Gov. Gretchen Whitmer’s executive orders are no longer legally enforceable, according to a Michigan Supreme Court ruling on Monday. The ruling follows the state Supreme Court’s decision from nearly two weeks ago which established that the law Whitmer used for her emergency powers violates the Michigan Constitution.
Justice Stephen Markman, a distinguished visiting professor of politics at Hillsdale College who has taught constitutional law at Hillsdale since 1993, wrote the majority opinion in the case, saying that the Emergency Powers of Governor Act of 1945 violated the state constitution’s nondelegation doctrine.
“We conclude that the EPGA is in violation of the constitution of our state because it purports to delegate to the executive branch the legislative powers of state government,” Markman wrote in his opinion. “As a consequence, the EPGA cannot continue to provide a basis for the governor to exercise emergency powers.”
Since March, Whitmer has relied upon the 1945 law and the Emergency Management Act of 1976 to declare 140 COVID-19-related executive orders. The Michigan Supreme Court ruled 7 – 0 against Whitmer’s use of the 1976 law for her emergency powers, as the law provided that the governor must have legislative approval in order to extend a state of emergency after 28 days.
The ruling striking down the Emergency Powers of Governor Act was a narrower 4 – 3 decision. Michigan Supreme Court justices are elected on a nonpartisan ballot but are nominated by parties. The four Republican-nominated Justices ruled against Whitmer, while the three Democratic-nominated Justices held that her use of emergency powers was constitutional.
“With a case load exceeding 200 cases a month, it’s usually unpredictable which of our decisions are going to be given media attention,” Markman told the Collegian. “It was not particularly surprising that this was such a case.”
The plaintiffs in the case were four west Michigan medical providers and a patient seeking knee surgery. The lawsuit was filed on behalf of the plaintiffs by the Mackinac Center for Public Policy in May, when an executive order banned elective medical procedures.
“We want to have a system of government that works according to our constitutional system,” Mackinac Center Vice President for Legal Affairs Patrick Wright said. “A single person ruling a state of 10 million people is not freedom-inducing. What the governor was proposing was counter to that and, as we felt and the Supreme Court agreed, unconstitutional.”
Following the Supreme Court’s first decision on Oct. 2, Whitmer released a statement in which she called the decision “deeply disappointing,” saying that she “vehemently disagrees with the court’s interpretation of the Michigan Constitution.”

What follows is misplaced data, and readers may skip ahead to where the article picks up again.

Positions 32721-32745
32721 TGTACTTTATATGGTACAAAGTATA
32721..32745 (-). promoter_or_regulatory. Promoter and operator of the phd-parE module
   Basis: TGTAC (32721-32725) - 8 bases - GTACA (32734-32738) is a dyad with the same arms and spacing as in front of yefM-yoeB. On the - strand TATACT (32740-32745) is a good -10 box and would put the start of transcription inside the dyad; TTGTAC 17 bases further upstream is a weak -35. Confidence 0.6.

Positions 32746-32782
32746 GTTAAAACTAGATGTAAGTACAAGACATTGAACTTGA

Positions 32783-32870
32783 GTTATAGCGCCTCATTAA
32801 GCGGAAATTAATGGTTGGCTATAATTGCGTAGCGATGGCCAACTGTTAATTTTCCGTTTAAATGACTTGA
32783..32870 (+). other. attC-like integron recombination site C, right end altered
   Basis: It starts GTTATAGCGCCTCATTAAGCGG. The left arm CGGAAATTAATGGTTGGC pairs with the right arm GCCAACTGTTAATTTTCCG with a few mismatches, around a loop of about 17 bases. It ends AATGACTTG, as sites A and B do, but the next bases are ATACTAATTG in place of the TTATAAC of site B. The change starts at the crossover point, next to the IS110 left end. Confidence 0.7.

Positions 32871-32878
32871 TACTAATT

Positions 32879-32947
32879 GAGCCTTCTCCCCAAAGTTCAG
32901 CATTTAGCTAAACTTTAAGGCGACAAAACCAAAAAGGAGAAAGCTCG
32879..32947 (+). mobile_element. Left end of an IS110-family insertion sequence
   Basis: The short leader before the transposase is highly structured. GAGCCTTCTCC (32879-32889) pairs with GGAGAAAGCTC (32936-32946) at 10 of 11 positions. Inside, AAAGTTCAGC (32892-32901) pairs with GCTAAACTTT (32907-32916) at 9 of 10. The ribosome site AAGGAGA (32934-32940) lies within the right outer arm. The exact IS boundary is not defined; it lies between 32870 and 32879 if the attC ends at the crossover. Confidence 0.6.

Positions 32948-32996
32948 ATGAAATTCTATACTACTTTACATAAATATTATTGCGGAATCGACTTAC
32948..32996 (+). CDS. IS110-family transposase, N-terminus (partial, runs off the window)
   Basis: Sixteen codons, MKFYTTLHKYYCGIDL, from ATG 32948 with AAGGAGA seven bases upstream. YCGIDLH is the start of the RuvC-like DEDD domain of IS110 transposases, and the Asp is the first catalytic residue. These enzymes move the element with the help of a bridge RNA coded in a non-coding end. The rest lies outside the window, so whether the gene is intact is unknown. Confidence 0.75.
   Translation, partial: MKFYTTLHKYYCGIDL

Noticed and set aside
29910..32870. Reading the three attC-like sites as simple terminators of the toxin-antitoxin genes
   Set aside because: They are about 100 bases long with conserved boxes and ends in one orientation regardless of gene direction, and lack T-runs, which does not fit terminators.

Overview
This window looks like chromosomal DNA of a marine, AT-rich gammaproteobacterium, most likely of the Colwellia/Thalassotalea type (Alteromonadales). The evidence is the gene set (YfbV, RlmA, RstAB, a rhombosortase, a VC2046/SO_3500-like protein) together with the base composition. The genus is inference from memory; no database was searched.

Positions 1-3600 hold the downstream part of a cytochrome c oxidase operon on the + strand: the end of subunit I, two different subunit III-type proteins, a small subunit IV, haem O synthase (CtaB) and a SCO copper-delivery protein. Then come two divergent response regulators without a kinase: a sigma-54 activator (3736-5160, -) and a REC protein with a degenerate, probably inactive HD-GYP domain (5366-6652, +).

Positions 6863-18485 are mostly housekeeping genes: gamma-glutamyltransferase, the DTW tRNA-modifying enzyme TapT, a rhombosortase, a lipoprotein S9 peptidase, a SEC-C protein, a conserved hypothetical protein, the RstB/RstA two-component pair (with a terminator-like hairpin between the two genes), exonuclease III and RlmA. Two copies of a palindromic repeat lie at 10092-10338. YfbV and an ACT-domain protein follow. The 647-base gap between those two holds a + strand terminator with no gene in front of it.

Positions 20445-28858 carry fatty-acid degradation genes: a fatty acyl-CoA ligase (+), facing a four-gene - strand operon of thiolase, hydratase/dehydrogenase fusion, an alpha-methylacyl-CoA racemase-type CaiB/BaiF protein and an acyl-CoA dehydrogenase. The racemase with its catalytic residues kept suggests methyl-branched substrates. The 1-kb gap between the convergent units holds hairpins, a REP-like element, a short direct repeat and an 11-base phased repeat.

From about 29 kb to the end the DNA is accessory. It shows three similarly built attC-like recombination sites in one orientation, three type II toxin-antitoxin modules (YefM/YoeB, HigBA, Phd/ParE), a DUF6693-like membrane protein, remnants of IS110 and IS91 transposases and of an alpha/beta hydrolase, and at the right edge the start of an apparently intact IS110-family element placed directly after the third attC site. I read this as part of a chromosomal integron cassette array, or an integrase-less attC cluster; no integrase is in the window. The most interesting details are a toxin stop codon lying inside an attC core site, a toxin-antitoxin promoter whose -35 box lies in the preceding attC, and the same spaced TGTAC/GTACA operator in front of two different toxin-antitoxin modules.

In the same statement, she also claimed that her executive orders remained in effect for another 21 days after the ruling. Two days later, however, Attorney General Dana Nessel announced that she would no longer enforce any executive orders issued under the unconstitutional 1945 emergency powers law.
The nullification of Whitmer’s emergency powers was further settled earlier this week when the Supreme Court concluded that “the executive orders issued under [the 1945 law] are of no continuing legal effect.”
The court’s decision “leaves open many avenues for our governor and legislature to work together in a cooperative spirit and constitutional manner to respond to the COVID-19 pandemic,” the order said.
The ruling came from a second lawsuit brought in May against Whitmer by the Michigan legislature. The effort was led by Senate Majority Leader Mike Shirkey and Speaker of the House Lee Chatfield. Shirkey praised the Supreme Court’s rulings.
“The Michigan Supreme Court opinion and their follow up ruling provides much needed clarity regarding the 1945 Emergency Governors Management Act statute,” Shirkey told the Collegian. “It was a huge victory for Michigan citizens, upholding our Constitution and the very important and fundamental concept of balance of powers.”
Both Shirkey and Chatfield have conveyed their desire to work with Whitmer now that she can no longer act unilaterally in dealing with the pandemic.
“It’s time for us to get together with equal positions at the table and get back to a regular ordered legislative process,” Shirkey said in an interview with Radio Free Hillsdale.
Whitmer has since relied on the Michigan Department of Health and Human Services to issue orders similar to her original mandates. Employing a 1918 law enacted after the Spanish Flu, MDHHS Director Robort Gordon issued an emergency public health order last Friday that reinstituted mask mandates and restrictions on gathering sizes and restaurant capacity.
While lawyers at the Mackinac Center said they see these new provisions as a potential way for Whitmer to get around the Supreme Court rulings, they also noted that the new orders are much less burdensome than the earlier ones.
“A lot of the things that the governor was doing in superseding certain statutes aren’t in the MDHHS orders,” Wright said. “So whether or not they are legal, they are certainly more narrow than what the governor was doing before.”
Though acknowledging that the new orders from the MDHHS do not have nearly the same broad reach of power, Shirkey expressed his frustration with Whitmer’s continued attempt to bypass the legislature.
“Now it appears our governor is attempting to ‘painfully stretch’ the Public Health Code to continue her rigid control over people and commerce in Michigan,” he said. “These actions deserve to be challenged. Unilateral governance has no place or role in America or Michigan.”